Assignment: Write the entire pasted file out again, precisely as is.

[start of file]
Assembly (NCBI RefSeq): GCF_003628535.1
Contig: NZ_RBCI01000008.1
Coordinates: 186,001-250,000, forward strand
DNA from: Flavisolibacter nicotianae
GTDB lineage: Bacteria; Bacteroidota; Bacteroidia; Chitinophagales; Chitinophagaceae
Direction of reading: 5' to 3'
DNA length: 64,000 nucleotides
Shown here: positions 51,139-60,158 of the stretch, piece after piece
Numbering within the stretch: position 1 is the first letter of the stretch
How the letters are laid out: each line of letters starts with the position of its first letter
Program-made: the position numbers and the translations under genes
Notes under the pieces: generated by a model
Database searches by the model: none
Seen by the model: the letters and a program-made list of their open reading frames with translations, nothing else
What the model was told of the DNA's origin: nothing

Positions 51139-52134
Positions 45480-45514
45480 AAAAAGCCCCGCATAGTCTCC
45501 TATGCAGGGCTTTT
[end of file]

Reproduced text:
Assembly (NCBI RefSeq): GCF_003628535.1
Contig: NZ_RBCI01000008.1
Coordinates: 186,001-250,000, forward strand
DNA from: Flavisolibacter nicotianae
GTDB lineage: Bacteria; Bacteroidota; Bacteroidia; Chitinophagales; Chitinophagaceae
Direction of reading: 5' to 3'
DNA length: 64,000 nucleotides
Shown here: positions 51,139-60,158 of the stretch, piece after piece
Numbering within the stretch: position 1 is the first letter of the stretch
How the letters are laid out: each line of letters starts with the position of its first letter
Program-made: the position numbers and the translations under genes
Notes under the pieces: generated by a model
Database searches by the model: none
Seen by the model: the letters and a program-made list of their open reading frames with translations, nothing else
What the model was told of the DNA's origin: nothing

Positions 51139-52134
Positions 45480-45514
45480 AAAAAGCCCCGCATAGTCTCC
45501 TATGCAGGGCTTTT